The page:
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Old 06-01-2010, 09:13 AM   #1
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Anyone wanna take a stab at some Blueboard questions?

Getting ready to do some blueboarding on second floor remodel and have some questions if someone wants to take a stab at these questions I am preparing ahead of time for.

1) What is the best way to measure to make sure I have the right amount of sheets? Should I measure the length and width of all the walls and ceilings and then divide them by the area of the board and add some for extra? Or do I take into consideration how they will be laid. I am having it delieved and want to make sure I get enough, but not too much. Just do the full walls and not consider windows and doors?

2) When hanging the board is it easier to go over the windows and recesses's and cut them out after or measure and pre-cut holes/openings?

3) What is the maximum spacing that a sheet can expand between studs/rafters? I have 16" OC walls, but there are other areas where it is more.

4) Should I go with 1/2" on the walls and celing and also glue the boards? Someone told me that I should use paper faced so I could glue the boards as opposed to poly which you can't.

5) Lastly, this is thinking ahead, but just curious if they make somthing (like a corner bead) that goes over the seam at a transition. The walls and celings change angles a lot and I notice on other houses these are prime spots for cracks in the future. Want to try and limit the possibility.

Thanks in advance! I may have more question down the road or as the come to mind.


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Old 06-04-2010, 06:20 AM   #2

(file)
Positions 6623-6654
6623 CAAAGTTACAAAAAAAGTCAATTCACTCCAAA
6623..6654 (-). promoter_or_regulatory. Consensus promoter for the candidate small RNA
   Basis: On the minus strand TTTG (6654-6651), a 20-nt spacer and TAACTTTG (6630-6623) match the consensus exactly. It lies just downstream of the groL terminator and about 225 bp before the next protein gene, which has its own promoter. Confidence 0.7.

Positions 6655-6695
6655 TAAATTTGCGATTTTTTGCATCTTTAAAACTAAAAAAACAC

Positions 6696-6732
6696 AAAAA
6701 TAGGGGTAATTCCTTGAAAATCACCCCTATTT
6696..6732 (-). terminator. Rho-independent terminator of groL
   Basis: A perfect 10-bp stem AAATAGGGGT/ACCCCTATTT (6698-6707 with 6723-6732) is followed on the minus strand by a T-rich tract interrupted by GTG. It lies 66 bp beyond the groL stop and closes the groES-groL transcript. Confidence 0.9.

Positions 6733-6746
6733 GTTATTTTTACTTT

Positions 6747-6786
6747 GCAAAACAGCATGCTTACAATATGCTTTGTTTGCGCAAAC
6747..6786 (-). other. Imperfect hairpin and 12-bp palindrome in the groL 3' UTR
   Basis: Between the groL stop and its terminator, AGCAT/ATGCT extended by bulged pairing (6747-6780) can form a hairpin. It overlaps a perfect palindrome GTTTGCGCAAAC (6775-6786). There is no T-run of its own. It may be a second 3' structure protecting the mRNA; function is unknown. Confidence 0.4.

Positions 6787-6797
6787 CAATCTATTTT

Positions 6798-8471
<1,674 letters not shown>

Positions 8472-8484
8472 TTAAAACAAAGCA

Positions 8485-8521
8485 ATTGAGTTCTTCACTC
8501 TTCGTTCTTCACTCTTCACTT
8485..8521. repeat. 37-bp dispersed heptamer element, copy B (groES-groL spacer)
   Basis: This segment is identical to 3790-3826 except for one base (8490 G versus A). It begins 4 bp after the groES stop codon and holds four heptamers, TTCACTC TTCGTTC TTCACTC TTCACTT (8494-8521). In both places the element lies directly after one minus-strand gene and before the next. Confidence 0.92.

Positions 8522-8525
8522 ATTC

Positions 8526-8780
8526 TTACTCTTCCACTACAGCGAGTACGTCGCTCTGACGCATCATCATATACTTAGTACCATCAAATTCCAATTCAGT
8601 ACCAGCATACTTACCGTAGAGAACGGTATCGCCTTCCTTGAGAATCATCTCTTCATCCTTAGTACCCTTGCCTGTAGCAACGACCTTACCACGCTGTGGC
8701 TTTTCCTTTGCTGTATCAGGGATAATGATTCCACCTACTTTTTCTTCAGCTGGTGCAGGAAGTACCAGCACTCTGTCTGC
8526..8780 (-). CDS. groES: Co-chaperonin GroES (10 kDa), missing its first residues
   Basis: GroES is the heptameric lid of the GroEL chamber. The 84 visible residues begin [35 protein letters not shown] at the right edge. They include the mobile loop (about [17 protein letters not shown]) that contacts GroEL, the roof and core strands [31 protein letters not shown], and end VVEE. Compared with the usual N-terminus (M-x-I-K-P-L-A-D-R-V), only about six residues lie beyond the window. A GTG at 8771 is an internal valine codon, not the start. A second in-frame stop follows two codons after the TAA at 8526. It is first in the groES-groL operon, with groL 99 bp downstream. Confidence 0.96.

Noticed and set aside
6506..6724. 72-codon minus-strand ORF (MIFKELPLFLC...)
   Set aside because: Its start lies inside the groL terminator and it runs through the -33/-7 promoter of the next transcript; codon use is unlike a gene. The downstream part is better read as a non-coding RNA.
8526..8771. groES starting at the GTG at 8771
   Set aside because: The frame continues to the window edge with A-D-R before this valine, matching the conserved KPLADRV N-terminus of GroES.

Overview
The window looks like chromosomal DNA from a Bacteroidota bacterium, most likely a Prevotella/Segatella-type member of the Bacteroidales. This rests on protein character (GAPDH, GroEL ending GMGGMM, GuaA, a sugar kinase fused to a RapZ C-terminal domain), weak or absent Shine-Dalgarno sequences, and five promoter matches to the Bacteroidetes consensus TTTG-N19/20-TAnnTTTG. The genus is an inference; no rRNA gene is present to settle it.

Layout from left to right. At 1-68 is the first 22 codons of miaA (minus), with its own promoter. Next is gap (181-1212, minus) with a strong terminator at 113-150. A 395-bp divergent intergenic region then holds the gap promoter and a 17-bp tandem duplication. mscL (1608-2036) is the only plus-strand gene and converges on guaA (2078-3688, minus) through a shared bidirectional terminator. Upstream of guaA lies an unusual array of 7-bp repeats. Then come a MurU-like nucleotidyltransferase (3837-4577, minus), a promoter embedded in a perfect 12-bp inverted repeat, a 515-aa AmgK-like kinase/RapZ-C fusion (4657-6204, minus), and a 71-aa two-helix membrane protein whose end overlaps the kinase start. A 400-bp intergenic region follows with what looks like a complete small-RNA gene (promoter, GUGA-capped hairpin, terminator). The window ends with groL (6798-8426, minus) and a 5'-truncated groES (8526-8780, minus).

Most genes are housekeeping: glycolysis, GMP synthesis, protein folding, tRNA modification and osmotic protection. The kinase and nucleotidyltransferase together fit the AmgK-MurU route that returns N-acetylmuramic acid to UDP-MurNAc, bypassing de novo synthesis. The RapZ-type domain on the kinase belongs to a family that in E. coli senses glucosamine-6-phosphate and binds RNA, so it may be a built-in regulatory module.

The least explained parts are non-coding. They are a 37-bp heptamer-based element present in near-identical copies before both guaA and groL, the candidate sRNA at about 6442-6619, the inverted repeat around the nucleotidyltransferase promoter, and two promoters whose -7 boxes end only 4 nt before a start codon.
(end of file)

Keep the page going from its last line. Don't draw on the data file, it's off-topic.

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Nobody has any input? Think I have it all measured bit still looking for answers and advise on the other questions


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Old 06-12-2010, 11:09 AM   #3
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1) Measure as you would when hanging. I don't know about "blueboard", as I've never used it, but with regular drywall you can get various lengths (8',9',10',12',& 14') from a supply house to ensure the fewest joints. Some HD's carry those lengths except for the 14's. For a room requiring butt joints (longer than your longest length sheet) measure from the wall you are starting on to the nearest joist or stud. If it falls at 11'-6", for example, figure a 12' sheet. Measure from the opposite wall back to the same joist to figure the sheet to butt to it. If it's 70" for example, figure a 1/2 a 12' sheet. if it's 74", figure an 8' sheet. for the next run, measure the same way from the opposite wall (so you are staggering joints).
2) Figure hanging full over windows and cutting them out. Doors you can figure full on the top sheet and to the edge of the jamb on the bottom. Pre-cutting might be the easiest method. Or you can score the back of the sheet to the header height (or sill for the bottom sheet), hang the sheet, use a board saw to saw up or down either side of the window (door), snap the cut piece outward, and score the face paper to take the piece out. I would recommend pre-cutting light boxes. A router can also be used to cut out openings, but there is a huge learning curve and I wouldn't recommend it for a DIY"er.
3 & 4) 16" centers is max for 1/2" on ceilings. Use 5/8" if you're on 24". If you have some wall area that are say 18" or 20" between a stud bay (framer just wanted to save a stud) I wouldn't worry about it. If it's more, I would add a stud in between. Definitely use glue on all ceilings and walls. It will reduce the number of nail/screw pops down the road and give a more solid job.
5) Not quite sure of what you're meaning by "transition", but if you're meaning an angle other than 90 degrees, there is a metal reinforced paper tape (Sure Corner is one brand) made to help "straighten out imperfections in "off angles" and reinforce these areas where you tend to get more movement and cracking. There is another product called Strait-Flex that does the same job, without the metal reinforcement, but is a heavier paper type material and does a good job also.
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Old 06-13-2010, 01:42 PM   #4
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One of these are worth there weight in gold IMO.

click on the interactive demo video

There is a bit of a learning curve but its mainly on the depth adjustment

as that can vary depending on how much your board is bowed by the outlets windows ect.
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